When Rand McNally made this globe they did so in conjunction with their chief cartographer William E. Johnston, who published the manual " Astronomy made Easy" a copy of which accompanied each of these globes when sold. 
Notice the globe's motif carried over
to the cover design
     I was lucky enough to find a copy of the original manual and add it to my globe to complete the set, the manual in this case is quite invaluable because it gives some basic instructions on how to actually use this celestial globe.  
     In this case with the aid of the horizon band, which lists coordinates for all of the major cities in North America you can position the celestial sphere on the right axis to give you a miniaturized view of the heavens above you, quite ingenious!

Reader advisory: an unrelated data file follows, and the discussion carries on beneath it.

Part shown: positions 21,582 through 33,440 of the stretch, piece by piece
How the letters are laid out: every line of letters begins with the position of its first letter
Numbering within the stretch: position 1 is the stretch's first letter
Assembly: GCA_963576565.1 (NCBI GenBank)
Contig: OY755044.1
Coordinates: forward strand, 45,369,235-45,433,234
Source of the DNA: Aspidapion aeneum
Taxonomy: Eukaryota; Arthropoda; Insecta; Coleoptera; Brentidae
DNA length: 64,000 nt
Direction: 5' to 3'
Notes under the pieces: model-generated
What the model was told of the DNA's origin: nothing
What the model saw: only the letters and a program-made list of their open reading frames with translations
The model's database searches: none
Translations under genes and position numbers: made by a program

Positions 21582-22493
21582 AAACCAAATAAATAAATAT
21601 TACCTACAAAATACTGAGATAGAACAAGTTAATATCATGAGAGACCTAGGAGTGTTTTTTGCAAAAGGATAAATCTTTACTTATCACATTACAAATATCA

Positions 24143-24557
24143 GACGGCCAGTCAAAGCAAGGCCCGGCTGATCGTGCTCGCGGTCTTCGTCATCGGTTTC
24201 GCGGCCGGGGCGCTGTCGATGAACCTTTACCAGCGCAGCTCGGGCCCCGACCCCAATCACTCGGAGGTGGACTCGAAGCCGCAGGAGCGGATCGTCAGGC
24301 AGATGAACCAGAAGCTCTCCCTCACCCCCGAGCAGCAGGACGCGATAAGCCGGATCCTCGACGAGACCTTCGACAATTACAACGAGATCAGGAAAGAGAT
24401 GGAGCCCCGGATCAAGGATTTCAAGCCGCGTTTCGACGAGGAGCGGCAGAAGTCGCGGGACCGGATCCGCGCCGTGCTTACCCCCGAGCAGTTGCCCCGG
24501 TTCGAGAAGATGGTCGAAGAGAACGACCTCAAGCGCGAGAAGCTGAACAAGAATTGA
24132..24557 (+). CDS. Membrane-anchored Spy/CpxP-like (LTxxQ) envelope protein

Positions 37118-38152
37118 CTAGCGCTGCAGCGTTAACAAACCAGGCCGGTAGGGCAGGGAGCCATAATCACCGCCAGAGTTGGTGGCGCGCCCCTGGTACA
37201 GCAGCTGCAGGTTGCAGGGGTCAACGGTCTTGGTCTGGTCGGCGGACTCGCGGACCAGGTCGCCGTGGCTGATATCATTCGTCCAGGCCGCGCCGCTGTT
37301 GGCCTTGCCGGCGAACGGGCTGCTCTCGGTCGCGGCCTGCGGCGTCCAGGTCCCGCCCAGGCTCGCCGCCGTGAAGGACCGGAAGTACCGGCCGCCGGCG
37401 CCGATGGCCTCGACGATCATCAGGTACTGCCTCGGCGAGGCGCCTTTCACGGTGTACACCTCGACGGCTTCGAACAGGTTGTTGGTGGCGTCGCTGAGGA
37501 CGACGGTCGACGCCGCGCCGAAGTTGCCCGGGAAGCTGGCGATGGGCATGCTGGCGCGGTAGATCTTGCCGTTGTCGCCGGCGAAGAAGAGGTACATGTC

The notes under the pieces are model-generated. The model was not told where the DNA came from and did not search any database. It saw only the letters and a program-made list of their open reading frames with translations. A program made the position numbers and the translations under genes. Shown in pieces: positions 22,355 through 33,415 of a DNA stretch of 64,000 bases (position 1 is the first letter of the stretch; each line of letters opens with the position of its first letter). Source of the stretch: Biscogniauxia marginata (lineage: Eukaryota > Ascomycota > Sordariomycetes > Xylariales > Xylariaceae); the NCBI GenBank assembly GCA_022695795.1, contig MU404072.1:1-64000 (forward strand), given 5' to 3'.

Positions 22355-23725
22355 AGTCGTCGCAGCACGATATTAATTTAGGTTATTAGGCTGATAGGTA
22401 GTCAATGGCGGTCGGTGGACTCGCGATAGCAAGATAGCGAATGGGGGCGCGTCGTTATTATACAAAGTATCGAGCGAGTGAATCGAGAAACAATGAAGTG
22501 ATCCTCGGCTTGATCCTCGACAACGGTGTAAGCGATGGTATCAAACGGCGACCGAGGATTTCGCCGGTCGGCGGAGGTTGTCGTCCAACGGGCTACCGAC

Here is the link to the patent granted Mr Johnson for this celestial globe: Celestial globe patent

      The decade of the 1930's is a fortunate time in globe making in that it is at the tail end of generally quality manufacture.  It would not be long, until cost cutting, and price pressure descended on the globe industry in the form of lesser quality materials and workmanship.
Elegant walnut base
     This globe still retains the use of fine materials, wood, metal, and plaster.  Adding in quality lithography and you've got a natural classic.  As the advertisement shows this globe was available in several styles, as this engraving from the handbook shows a walnut base was also offered.  I have a picture (with thanks to another collector)  of this globe in it's walnut turned base.  I think I actually like the walnut base a bit better...?  Hard to say both are exceptional.